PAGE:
You may want to try out that script first, to see how this works. All it will do is post a single tweet, so it’s easier to proceed with the later parts of this guide if you’ve tried that first.

It instructs us, login to with the account I want to auto-tweet from.

Click the Apply button to begin. On the next page you’ll click “Apply for a twitter developers account”.

On the next page, click “Hobbyist”, “Making a Bot” and then “Get Started”.

How are you planning to use the Twitter API?

After you fill out basic info, you will be asked “How are you planning to use the Twitter API or Twitter Data”. It suggests your application will be easier to approve the more descriptive you are, so try to make a few sentences about how you are using the API.

I filled out something like this:

I want to schedule post from a collection of quotes and images with quotes printed onto them.

I’m making this bot as a learning experience with python and writing each step of the process.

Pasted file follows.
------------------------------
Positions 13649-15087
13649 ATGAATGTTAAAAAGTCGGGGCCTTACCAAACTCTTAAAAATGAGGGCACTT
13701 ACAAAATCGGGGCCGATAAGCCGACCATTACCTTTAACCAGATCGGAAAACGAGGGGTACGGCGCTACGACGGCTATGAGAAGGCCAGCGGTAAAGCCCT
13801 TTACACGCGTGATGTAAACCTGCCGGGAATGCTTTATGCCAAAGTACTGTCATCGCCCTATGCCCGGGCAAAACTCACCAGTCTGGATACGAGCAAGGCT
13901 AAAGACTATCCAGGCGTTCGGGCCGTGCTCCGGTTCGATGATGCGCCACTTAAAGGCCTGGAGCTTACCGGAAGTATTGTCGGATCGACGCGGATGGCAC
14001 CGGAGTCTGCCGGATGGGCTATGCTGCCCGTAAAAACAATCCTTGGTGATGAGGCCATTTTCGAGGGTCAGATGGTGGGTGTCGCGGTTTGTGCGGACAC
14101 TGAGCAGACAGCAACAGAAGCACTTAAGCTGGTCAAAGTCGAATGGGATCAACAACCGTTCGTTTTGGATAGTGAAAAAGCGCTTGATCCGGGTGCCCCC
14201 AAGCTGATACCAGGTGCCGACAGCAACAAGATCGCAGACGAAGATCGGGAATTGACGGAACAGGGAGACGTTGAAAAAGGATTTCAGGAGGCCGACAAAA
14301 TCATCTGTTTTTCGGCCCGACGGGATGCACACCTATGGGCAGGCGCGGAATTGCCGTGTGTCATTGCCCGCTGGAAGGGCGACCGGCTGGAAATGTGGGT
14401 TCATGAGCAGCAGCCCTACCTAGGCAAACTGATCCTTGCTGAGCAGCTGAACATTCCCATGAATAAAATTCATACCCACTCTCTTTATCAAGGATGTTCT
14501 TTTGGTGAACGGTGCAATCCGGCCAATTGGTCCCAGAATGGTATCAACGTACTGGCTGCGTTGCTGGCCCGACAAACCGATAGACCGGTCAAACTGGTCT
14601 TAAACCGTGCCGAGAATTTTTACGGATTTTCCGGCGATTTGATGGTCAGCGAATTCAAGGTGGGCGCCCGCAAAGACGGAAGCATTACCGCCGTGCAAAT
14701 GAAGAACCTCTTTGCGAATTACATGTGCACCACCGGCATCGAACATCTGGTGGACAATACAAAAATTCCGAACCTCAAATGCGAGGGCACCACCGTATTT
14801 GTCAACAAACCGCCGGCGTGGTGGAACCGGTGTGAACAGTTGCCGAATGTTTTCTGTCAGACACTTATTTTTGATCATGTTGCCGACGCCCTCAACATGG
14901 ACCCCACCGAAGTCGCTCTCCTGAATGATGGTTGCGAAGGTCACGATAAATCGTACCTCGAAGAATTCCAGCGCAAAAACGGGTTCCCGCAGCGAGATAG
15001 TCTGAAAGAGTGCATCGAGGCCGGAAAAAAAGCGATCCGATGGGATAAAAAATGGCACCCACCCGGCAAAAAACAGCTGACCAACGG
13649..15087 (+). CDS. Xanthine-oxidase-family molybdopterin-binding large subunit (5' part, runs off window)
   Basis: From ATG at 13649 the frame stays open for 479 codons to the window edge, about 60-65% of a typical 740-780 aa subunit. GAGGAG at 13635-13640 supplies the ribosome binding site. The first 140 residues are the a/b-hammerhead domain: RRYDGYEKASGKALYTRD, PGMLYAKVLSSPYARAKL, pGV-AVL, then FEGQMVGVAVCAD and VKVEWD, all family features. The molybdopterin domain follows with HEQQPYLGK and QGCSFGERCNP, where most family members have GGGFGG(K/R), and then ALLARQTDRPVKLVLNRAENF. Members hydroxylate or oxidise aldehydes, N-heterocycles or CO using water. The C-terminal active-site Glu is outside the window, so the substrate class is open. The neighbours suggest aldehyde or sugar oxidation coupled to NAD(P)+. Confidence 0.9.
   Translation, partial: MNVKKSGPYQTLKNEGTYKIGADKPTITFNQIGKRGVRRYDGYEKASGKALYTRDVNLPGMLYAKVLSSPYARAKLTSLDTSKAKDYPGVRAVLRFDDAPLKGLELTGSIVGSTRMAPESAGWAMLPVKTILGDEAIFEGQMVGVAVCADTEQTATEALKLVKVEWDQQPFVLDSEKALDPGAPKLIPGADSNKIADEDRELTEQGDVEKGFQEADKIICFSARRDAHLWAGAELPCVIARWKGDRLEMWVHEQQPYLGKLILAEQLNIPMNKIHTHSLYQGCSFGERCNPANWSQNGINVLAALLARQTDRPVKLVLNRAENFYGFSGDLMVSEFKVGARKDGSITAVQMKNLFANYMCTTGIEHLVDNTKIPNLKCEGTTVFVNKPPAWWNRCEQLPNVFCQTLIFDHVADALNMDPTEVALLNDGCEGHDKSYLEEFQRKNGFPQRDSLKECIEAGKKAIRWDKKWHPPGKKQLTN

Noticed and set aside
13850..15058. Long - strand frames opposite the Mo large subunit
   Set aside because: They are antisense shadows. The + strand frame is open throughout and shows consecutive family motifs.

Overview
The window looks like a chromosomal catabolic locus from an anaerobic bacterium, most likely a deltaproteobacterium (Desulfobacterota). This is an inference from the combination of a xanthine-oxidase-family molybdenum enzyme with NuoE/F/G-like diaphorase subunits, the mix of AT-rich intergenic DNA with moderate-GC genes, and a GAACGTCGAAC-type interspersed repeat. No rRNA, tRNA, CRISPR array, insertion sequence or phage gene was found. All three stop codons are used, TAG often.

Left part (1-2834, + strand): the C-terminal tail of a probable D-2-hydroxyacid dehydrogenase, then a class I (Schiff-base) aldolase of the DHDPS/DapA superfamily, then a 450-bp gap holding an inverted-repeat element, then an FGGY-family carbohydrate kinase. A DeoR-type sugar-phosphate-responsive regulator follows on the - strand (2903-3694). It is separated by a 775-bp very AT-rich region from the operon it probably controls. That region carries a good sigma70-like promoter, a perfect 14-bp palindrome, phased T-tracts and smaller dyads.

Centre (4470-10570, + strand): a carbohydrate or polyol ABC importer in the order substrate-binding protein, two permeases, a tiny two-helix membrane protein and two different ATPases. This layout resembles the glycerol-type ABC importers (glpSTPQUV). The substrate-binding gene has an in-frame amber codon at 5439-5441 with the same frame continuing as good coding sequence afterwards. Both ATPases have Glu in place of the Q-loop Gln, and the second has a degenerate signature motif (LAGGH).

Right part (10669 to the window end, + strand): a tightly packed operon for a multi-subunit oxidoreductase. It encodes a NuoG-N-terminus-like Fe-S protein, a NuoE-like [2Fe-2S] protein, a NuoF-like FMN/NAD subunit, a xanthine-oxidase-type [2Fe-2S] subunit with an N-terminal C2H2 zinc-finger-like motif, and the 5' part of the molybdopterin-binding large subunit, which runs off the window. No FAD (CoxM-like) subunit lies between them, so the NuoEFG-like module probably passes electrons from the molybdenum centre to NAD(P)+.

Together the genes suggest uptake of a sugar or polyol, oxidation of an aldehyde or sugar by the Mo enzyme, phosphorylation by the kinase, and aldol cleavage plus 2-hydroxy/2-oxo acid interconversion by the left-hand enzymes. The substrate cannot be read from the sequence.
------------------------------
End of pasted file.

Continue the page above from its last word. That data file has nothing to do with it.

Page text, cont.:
Next it asks if you are analyzing twitter data, in this case we are not.

Will your app use Tweet, Retweet, Like, Follow, or Direct Message functionality?

Yes it will, and so the next form we go into a little more detail what the app will do.

This script will tweet 4-6 times a day a different quote from a list of prepared material. When users re-tweet, my script will like their re-tweet.

I will not need use of re-tweet, follow, or direct messaging via API

the rest of the questions I click “No” and go to the next page which reviews the information already submitted, so we can click next again.

Developer agreement

Yes, we agree to the developer agreement. Like I said, for a simple tweet bot, this is not a concern. When you develop more complex bots for twitter, it’s important to really read the developers agreement and understand how you are expected to use it. Especially if you want to automate some of the use of your personal twitter account, not just a new account to try out some code.

Be sure to verify your e-mail address, and you will see this message:

Post application e-mail exchange

After I filled out my application I got this message, the next day.

Before we can finish our review of your developer account application, we need some more details about your use case.

The types of information that are valuable for our review include:

  • The core use case, intent, or business purpose for your use of the Twitter APIs.